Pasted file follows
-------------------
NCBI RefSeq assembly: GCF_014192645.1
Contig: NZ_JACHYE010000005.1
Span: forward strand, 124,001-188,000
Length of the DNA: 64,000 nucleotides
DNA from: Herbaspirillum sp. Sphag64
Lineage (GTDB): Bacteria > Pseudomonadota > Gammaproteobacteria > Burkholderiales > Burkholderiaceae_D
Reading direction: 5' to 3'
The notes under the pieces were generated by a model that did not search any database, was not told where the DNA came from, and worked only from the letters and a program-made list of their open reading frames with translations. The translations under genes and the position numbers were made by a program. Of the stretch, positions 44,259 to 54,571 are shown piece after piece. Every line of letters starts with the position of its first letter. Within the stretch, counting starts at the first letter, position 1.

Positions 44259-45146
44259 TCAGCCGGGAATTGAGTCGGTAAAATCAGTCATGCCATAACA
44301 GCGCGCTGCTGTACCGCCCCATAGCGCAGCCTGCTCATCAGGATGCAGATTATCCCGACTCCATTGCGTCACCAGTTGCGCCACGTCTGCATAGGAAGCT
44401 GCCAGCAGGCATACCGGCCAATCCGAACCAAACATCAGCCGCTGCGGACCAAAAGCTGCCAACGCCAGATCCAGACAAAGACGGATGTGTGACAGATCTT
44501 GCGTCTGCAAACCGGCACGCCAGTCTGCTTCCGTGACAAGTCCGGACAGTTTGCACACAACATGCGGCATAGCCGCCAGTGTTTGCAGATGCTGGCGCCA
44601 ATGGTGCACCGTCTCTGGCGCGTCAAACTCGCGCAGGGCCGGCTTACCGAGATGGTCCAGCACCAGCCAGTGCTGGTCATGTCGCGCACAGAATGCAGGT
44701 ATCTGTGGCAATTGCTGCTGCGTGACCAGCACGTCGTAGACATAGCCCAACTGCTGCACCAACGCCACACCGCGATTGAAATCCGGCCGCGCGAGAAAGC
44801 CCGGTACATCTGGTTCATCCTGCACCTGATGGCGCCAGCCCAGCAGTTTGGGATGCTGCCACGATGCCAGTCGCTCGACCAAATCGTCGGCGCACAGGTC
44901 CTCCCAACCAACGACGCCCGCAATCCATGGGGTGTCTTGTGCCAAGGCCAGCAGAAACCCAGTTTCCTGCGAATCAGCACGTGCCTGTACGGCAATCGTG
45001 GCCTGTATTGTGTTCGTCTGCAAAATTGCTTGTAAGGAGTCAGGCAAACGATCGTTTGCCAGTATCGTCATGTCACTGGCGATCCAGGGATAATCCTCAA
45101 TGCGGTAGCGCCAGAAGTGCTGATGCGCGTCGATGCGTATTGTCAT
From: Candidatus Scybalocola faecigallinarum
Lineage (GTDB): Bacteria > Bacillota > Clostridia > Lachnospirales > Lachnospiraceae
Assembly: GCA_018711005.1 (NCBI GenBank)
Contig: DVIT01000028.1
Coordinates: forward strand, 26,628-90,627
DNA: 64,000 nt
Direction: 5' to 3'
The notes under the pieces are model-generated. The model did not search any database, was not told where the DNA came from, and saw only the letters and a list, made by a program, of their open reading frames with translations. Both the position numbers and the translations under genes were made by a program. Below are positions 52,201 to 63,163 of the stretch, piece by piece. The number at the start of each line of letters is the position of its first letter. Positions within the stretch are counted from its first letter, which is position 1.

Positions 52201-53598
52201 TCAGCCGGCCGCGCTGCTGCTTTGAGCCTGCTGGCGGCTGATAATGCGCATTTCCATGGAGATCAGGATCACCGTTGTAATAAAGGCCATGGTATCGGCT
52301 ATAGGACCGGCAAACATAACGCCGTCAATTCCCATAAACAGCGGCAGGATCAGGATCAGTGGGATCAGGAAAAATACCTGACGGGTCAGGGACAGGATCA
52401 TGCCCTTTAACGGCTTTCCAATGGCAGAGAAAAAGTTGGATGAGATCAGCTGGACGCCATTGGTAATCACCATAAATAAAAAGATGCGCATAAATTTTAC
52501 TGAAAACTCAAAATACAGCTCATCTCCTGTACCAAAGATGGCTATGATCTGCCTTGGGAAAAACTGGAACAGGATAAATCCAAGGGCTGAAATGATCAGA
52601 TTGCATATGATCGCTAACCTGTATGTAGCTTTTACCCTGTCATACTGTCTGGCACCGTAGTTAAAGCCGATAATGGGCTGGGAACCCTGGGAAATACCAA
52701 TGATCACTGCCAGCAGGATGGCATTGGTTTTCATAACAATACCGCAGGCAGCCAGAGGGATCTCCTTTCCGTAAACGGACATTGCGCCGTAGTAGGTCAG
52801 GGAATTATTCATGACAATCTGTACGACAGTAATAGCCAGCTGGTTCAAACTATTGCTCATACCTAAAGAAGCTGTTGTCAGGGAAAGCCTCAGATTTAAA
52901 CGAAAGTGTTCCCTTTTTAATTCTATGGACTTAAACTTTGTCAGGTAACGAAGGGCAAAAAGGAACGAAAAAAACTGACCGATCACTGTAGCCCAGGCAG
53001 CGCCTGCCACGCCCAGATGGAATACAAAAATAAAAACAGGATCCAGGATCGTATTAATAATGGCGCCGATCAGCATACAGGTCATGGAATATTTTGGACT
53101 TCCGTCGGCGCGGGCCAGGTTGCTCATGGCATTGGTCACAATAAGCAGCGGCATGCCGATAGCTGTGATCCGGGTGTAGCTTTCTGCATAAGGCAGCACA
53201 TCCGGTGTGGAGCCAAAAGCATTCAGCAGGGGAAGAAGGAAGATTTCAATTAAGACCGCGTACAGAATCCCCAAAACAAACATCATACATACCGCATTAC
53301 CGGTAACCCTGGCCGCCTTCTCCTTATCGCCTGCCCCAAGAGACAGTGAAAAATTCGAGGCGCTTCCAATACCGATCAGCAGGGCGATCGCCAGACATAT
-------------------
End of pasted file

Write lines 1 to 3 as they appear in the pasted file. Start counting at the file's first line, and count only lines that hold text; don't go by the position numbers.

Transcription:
NCBI RefSeq assembly: GCF_014192645.1
Contig: NZ_JACHYE010000005.1
Span: forward strand, 124,001-188,000